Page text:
The commission’s chairman, Win Mra, is the regime’s former mouthpiece at the UN. During his tenure from 1994 to 2001, he consistently defended the regime’s abysmal human rights record by denying the occurrence of human rights violations, the existence of impunity and forced labor in Burma.
In an interview in September, Win Mra stated that people in Burma were “not familiar” with human rights. Such a statement wouldn't be out of place in the theater of the absurd. Any lack of “familiarity” with human rights on the part of the population of Burma is a direct consequence of the actions and policies of the regime he has long been part of and devoted his life to defending.
The vice-chairman, Kyaw Tint Swe, succeeded his new boss at the UN from 2001 to 2010. During his time there, he denied allegations of the regime’s involvement in the Depayin massacre. He also stood in front of the entire world and denied that the Burma Amy is involved in the recruitment of child solders, when there is more than enough evidence to prove that the practice continues to this day.
To say the leadership of this commission lacks credibility is an understatement. It is clear that its leading members have been part of the regime’s campaign to deny human rights abuses and to defend the perpetrators of these crimes. All of them are today in charge of conducting the activities of the NHRC, leaving little hope that it will ever be able to carry out its duties with autonomy and independence.
It is evident that the NHRC cannot adequately address human rights abuses domestically. More than ever, international involvement is necessary to determine the extent and nature of the crimes being committed in Burma, such as through a CoI, as well as to develop credible mechanisms to address and persecute human rights violations.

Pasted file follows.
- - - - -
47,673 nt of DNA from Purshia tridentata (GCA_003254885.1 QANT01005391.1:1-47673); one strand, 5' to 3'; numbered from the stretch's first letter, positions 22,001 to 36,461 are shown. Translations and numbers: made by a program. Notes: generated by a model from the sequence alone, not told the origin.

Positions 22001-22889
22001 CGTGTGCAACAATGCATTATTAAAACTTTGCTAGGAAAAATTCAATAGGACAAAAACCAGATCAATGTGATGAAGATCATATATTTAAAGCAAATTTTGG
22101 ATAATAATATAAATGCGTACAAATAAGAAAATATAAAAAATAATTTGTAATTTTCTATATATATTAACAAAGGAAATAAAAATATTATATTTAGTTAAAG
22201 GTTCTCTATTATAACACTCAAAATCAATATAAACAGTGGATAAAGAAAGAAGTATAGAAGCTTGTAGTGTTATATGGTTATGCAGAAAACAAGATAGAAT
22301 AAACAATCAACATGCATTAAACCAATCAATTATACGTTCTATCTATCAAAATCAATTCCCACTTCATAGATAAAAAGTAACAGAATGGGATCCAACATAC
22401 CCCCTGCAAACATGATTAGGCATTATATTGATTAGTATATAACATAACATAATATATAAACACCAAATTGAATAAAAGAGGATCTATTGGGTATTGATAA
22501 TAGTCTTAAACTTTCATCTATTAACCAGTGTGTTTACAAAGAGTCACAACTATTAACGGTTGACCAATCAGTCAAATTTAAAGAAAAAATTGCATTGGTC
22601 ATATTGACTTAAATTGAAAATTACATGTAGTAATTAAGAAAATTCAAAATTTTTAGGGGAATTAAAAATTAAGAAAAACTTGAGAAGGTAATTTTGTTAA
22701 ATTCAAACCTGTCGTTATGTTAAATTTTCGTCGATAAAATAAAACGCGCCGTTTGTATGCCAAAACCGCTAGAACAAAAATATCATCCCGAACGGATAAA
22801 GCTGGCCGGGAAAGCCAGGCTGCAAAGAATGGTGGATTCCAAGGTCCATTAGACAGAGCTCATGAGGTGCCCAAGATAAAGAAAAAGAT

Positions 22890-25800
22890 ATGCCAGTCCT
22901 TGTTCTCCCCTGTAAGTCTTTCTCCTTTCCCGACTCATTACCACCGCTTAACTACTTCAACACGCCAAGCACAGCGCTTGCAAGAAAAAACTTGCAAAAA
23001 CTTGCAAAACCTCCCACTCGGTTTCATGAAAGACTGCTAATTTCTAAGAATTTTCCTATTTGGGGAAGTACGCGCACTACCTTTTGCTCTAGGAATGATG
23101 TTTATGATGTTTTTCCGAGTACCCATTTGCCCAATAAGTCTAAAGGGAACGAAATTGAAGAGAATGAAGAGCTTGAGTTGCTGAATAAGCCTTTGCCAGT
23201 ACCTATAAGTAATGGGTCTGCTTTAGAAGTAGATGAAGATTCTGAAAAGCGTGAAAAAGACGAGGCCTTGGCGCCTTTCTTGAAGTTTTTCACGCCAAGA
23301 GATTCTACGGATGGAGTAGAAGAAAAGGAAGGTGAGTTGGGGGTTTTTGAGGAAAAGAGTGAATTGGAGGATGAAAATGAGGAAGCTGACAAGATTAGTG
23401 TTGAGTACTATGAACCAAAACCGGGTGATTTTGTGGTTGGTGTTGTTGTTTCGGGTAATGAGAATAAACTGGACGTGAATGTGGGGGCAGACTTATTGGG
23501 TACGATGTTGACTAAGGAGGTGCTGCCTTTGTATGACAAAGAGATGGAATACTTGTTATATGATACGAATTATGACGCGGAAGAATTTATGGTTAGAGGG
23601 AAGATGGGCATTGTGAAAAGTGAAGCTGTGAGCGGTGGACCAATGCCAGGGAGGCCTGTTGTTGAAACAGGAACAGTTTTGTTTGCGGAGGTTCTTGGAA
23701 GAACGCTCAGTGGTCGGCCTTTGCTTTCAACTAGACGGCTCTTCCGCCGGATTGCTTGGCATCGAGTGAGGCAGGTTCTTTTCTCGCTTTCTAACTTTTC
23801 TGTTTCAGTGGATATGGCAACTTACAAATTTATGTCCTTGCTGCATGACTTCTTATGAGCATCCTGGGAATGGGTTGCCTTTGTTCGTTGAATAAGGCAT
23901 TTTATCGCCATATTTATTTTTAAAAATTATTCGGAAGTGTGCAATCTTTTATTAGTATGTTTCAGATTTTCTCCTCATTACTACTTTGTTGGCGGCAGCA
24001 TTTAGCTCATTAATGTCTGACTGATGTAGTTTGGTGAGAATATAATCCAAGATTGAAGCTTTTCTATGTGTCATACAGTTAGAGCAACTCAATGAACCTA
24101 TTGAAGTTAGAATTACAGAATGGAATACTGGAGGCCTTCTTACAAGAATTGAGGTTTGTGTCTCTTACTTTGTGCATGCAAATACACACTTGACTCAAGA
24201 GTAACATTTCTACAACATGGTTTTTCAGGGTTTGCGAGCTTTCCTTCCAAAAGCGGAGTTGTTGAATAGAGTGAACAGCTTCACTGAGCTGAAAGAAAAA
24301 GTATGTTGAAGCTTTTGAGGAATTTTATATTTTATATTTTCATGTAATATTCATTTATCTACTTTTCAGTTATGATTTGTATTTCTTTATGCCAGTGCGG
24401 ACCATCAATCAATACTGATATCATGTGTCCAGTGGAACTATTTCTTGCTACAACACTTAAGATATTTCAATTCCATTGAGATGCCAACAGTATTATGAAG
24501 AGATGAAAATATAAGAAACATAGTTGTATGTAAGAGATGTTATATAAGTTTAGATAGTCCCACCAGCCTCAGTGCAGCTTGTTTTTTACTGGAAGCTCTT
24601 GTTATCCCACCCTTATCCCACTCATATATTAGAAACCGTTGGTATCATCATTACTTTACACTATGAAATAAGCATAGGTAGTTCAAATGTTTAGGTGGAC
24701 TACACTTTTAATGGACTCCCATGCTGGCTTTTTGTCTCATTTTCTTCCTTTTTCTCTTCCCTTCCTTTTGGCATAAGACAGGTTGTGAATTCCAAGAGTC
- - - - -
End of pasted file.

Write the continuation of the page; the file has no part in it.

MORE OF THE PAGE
By accepting the NHRC’s legitimacy at this time, the international community is encouraging the regime to undertake further acts of insubstantial window dressing rather than genuine reforms.
This weekend a delegation of Burma’s Parliament will visit India to study the Indian model of government and learn lessons from the world's largest democracy. Indian MPs should take this opportunity to raise the issue of the NHRC with their visiting peers. As a step that would show its potential to be effective and credible, Burma’s Parliament should take up the issue of the NHRC by adopting a law establishing the commission, laying out its mandate, funding and responsibilities. If the NHRC is ever to be functional and independent, it must be established by the nation’s legislative body, not by former army generals leading the executive.
Burma will require further comprehensive reforms if it is to enjoy peace, stability and an end to human rights abuses. Ending impunity is an important element of this, and the international community must be more realistic and active in addressing the issue rather than reinforcing the regime in its public relations games. The NHRC is not functional or independent. Today, it is not a solution to the human rights abuses in my country.
Aung Myo Min is the founder and director of the Human Rights Education Institute of Burma.